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We’d be foolish to think the Pats can’t get this leaky unit fixed for reasons so obvious I won’t state them in this space so as not to waste my time or yours. We also know - long before Bill Belichick’s 6 1/2-minute explanation on the Monday conference call - that it's not supposed to be perfect right now. Actually, it’ll never be perfect. That’s not how this game works. 

Yet week after week, we see uncommon breakdowns and one defender looking at the next as if to say, “I thought you had him?” or more to the point, “what the hell were you doing?” It started Sunday at MetLife on the third play of the game. Malcolm Butler, playing 10 yards off Robby Anderson, looking as if he’s never played the position before, inexplicably turning his back on Anderson even though the wide receiver makes no real move to the post. That results in just about the easiest completion of McCown’s life, a 23-yarder on third-and-10. 

On the same series, on another third-and-long, the Pats rushed four and dropped seven into coverage. Defensive end Cassius Marsh continued his season-long trend of rushing so far upfield he ended up in Hoboken. With Deatrich Wise ridden outside on the opposite edge, McCown wisely stepped up and found prime real estate with New York City views. He wanted to throw and could have when the Pats fouled up a crossing route from the backside of the play. But with that much room to roam, McCown took off, scooting for a quick 16 yards and another first down.

Fittingly, that drive ended with a Jets touchdown on yet another dumb play, this one courtesy of Mr. Hit or Miss, Elandon Roberts. Channeling his inner Brandon Spikes, the second-year pro blew off his key and responsibility on third-and-goal from the 1, charging hard to the line. This, despite one of the most feeble play-action fakes you’ll see. In fact, I’m not even sure it was a real play-action fake. Anyway, score it as a touchdown to Austin Seferian-Jenkins and an indictment on David Harris, who apparently can’t vault past the erratic Roberts on the depth chart.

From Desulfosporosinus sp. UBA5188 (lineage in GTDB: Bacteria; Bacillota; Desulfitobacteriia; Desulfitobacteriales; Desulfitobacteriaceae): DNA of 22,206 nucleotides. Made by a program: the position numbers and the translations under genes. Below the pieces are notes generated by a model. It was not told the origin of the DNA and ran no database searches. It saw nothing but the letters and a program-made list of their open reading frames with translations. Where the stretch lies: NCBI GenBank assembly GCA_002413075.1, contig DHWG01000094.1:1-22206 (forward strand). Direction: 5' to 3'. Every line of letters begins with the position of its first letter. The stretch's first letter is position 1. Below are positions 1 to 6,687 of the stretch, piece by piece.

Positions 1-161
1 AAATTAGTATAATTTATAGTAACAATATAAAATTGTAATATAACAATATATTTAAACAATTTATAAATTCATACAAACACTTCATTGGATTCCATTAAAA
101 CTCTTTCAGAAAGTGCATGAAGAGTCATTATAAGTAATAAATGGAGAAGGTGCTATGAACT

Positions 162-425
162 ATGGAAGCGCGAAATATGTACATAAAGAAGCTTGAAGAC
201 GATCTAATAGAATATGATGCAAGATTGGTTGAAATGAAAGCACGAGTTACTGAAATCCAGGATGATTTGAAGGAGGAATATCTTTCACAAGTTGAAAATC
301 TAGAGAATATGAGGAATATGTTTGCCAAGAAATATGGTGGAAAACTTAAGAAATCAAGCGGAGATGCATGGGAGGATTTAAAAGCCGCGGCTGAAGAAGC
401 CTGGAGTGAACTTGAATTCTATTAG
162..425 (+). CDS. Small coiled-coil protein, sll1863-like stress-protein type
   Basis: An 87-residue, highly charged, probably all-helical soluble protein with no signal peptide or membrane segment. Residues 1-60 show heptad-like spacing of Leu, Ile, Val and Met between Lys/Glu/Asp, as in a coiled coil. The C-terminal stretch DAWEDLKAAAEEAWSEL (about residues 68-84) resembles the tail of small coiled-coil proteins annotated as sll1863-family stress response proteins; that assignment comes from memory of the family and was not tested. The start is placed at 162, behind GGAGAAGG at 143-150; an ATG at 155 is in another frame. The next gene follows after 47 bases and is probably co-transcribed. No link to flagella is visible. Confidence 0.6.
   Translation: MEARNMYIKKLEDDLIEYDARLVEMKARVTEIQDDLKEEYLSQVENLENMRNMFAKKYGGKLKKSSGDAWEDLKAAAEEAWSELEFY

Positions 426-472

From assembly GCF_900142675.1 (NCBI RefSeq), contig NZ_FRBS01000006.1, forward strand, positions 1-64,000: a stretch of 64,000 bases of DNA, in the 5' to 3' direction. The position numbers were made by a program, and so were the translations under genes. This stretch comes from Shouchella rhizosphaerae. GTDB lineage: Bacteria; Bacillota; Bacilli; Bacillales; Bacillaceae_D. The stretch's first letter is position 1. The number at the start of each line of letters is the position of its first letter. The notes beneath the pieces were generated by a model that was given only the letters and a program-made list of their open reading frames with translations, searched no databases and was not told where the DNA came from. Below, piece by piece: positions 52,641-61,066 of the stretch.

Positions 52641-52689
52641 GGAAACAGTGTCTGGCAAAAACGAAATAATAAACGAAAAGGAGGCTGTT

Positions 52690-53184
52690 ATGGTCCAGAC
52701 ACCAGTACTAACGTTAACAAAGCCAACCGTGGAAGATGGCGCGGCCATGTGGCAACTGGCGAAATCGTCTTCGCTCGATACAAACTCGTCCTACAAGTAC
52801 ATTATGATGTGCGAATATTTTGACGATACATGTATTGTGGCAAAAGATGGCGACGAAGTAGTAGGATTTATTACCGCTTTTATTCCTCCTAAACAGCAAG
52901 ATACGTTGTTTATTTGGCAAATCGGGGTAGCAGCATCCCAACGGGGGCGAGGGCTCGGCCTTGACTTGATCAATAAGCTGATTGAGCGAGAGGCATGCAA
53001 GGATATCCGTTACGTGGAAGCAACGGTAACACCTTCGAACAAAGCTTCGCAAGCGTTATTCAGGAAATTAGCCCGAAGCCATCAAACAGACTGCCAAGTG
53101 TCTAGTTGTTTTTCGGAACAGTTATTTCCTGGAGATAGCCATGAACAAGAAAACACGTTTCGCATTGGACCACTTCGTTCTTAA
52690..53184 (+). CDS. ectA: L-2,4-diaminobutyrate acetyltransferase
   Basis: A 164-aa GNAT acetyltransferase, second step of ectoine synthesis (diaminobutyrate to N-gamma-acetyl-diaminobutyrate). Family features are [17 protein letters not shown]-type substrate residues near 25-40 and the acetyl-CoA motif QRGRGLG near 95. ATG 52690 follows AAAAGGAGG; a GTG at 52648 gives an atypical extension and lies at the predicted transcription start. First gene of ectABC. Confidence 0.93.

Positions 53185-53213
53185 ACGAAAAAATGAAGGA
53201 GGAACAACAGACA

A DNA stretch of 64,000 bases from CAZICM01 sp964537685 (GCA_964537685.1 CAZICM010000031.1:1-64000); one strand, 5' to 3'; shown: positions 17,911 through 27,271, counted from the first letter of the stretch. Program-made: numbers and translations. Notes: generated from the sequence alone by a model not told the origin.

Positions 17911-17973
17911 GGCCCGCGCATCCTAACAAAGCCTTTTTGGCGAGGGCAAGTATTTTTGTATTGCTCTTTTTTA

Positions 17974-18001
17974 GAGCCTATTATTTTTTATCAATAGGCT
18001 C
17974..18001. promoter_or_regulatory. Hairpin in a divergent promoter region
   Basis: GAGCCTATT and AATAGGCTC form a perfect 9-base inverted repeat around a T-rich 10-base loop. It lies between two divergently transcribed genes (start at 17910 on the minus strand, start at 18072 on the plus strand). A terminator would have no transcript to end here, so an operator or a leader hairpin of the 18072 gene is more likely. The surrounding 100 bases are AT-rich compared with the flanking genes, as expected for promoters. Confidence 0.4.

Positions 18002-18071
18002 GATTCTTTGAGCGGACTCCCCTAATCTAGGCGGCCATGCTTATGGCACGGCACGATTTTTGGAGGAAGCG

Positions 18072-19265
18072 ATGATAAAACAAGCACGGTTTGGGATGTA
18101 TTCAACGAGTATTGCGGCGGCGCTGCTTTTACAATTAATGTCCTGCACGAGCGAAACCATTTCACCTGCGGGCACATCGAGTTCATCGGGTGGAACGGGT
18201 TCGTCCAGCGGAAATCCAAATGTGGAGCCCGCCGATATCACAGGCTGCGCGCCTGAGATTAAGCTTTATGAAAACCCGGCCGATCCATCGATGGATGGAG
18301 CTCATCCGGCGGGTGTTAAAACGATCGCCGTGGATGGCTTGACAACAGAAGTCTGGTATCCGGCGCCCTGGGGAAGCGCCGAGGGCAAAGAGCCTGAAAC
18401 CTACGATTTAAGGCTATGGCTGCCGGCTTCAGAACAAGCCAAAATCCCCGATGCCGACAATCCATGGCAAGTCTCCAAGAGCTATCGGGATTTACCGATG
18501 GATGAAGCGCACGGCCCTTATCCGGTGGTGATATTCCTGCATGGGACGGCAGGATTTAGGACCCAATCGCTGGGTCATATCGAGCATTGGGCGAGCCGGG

Similar to the week prior in Tampa, the Pats found better footing after that. They forced three straight three-and-outs in the second quarter and then helped turn the game when Butler intercepted an ill-advised throw by McCown just prior to the half. They got another turnover to start the third, with Butler coming off the edge on fourth-and-1 and forcing McCown into panic mode. The veteran QB fired an off-target throw to - get this - a wide open receiver who went uncovered on a drag route and Devin McCourty was gifted an interception.

But this group frowns on prosperity. It took a little-seen rule to prevent a Seferian-Jenkins touchdown in the fourth, and on the game’s final drive, the Pats allowed a 32-yard completion on fourth-and-12. Then, on what turned out to be the Jets final play, the Pats let Tavaris Cadet leak out of the backfield and run unchecked 20 yards down the field. Had McCown not soiled himself again, Gang Green would have had a first down and at least one crack at the end zone. Then, who knows what the heck happens?

It was just a season ago that the Patriots led the entire NFL in scoring defense. If you’ll recall, we spent a better part of the year wondering if that defense was championship quality. Turns out they were. Right now, we’re wondering once again if this defense is of that ilk, but through an entirely different prism. It’s on the players and staff to change the current outlook, or those cats and dogs will have to figure out their shared space.

Have the offseason changes negatively affected the Patriots locker room?

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Have the offseason changes negatively affected the Patriots locker room?

The Patriots improve their record to 4-2 with a win over the Jets, but there are still a lot of concerning factors for New England. Mike Giardi and Dan Koppen talk about something the team isn't used to - close games.

Giardi also dives into whether there is a major problem with the locker room dynamic, and whether all the moves they made in the offseason were blown way out of proportion by the media and fans of the talent added, but didn't factor in the personalities they lost.

Koppen and Giardi also look at how the offensive line play has fallen off, despite the same personnel as last year. Finally, discussing the late scratch of Stephon Gilmore due to a concussion. Anything to read into the timing?